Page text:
The Toyota Century, possibly the most Japanese of Japanese cars; a finely executed automotive equivalent of conservative luxury.
Since the late 1960s, the Century has been the top choice for Japanese politicians, captains of industry, or anyone with immense power and wealth that has no want or need to flaunt it. The message this model has always portrayed to onlookers is that its successful owner is one who likes to travel in chauffeured luxury, but not so much luxury that it would offend those not as lucky to be in such a position. Plus it’s the right choice: it’s Japanese, it shows the owner holds the country and its industry close to their heart and they haven’t given into the lure of European limos or exotics. The owner may have a garage full of flashy cars, but that’s besides the point – Japan works only on appearances, and people work hard to ensure they are judged by the appearance they portray.
Then we have Nagahama-san of N-Style. He’s owns a bodyshop in Gunma and likes to do skids with his cars. He doesn’t give a shit about appearances. In fact, he’s more geared towards going against the grain and offending along the way than attempting to follow societal norms.
And that’s why we really like Nagahama, and are digging his newest daily driver, a G50 Century that I spotted at the recent StanceNation Odaiba event.
Yes, the Century with the 5.0-liter 1GZ-FE – the only mass-produced V12 Japan has ever made. It’s not a particularly impressive engine when it comes to figures, mustering up under 300hp of might, but what it lacks in numbers it makes up for in exquisite smoothness and unbelievable silence. It’s the perfect engine for a Century.
It’s as if it’s too shy to be a V12, and is apologizing for being so massive in capacity, while every other Toyota has to make do with something smaller and more efficient. Nagahama has slapped a pair of cone filters on it and painted the complex array of covers covering most of the engine bay in an interesting shade of light sand brown.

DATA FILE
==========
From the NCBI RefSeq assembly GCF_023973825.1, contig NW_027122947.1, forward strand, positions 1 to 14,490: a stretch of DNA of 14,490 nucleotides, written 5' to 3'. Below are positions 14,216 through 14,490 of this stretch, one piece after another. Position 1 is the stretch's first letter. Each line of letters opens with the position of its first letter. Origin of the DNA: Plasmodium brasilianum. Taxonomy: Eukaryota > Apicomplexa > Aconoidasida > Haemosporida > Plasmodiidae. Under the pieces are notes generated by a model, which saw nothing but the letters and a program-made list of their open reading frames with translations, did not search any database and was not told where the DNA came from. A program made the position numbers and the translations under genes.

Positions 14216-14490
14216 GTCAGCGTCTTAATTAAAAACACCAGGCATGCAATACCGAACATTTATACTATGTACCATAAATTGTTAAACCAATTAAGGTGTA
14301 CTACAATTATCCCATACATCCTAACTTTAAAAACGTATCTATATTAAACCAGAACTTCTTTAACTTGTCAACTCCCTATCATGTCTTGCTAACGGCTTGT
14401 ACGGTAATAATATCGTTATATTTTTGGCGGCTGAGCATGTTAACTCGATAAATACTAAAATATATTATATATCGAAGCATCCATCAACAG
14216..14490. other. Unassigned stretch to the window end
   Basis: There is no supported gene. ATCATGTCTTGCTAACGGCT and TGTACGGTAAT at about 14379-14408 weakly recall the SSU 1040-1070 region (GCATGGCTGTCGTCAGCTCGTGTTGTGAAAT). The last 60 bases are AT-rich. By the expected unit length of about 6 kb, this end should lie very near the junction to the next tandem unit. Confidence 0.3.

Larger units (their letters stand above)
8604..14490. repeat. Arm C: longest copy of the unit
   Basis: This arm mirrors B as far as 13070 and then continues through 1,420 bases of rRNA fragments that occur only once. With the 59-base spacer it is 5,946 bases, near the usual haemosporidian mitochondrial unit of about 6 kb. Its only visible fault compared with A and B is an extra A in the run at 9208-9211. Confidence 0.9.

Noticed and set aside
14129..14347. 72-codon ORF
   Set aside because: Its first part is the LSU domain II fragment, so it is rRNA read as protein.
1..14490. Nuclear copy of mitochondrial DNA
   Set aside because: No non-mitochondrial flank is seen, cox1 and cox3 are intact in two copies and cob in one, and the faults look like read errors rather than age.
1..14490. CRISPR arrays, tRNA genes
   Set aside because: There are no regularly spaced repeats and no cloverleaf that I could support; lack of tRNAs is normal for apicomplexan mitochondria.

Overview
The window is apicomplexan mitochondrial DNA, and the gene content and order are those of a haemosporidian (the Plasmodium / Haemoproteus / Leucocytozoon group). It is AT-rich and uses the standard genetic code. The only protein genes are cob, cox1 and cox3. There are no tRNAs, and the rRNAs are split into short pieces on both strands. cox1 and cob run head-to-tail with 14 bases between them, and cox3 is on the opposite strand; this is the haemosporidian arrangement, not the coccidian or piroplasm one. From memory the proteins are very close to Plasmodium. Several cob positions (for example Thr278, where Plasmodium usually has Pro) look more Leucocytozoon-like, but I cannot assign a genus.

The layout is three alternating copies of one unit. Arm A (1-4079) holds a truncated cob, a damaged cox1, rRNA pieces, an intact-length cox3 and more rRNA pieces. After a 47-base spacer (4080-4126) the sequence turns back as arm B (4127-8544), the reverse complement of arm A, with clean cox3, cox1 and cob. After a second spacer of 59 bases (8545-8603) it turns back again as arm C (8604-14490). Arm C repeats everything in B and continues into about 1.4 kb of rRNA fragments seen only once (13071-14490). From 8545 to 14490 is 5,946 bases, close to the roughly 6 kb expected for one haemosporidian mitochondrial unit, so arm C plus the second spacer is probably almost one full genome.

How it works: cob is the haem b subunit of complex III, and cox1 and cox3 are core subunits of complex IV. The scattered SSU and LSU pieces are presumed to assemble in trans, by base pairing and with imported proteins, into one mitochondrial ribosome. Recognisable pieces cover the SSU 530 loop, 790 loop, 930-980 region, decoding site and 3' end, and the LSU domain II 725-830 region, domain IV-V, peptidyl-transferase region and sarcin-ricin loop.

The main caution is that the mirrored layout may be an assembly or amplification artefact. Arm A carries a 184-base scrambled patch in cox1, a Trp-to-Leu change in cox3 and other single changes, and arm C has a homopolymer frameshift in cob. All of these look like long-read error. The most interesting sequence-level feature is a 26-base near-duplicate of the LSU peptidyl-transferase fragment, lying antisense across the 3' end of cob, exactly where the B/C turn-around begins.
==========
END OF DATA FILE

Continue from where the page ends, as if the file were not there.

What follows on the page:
Then he added an old ‘5 Speed’ emblem under the V12 badge.
Can you see where I’m going with this?
Yes, our friend has gone and dumped the factory auto and swapped in an R154 5-speed out of a JZX using an adaptor plate he found in New Zealand.
He took extra special care in making the conversion look as factory as possible, and the way the shifter sits looks spot on. It’s possibly only the red stitching that perhaps doesn’t quite match in with the garish ’90s faux wood trim.
The massive limo sits slammed on a set of Work Meister M1Rs, 19×9.5-inch +7 at the front and 19×10.5-inch +5 at the rear. The car has retained its original air suspension but a controller has been added to bypass the stock system and allow the height to be adjusted. There’s also a YouZealand Super Stroke Up kit designed especially for cars running air suspension to allow ride height lowering for normal driving without affecting ride quality.
The glorious exterior is something that had to be preserved; just look at how the rears sink upwards into the vast arches, which of course have been rolled and cleaned up to avoid rubbing.
And what better way to maintain that level of privacy than with electrically operated lace curtains.
It’s so Japanese it hurts. I asked Nagahama if the car will drift, to which he laughed and replied, “it’s just a family car, but maybe, we’ll have to see!”
Dino Dalle Carbonare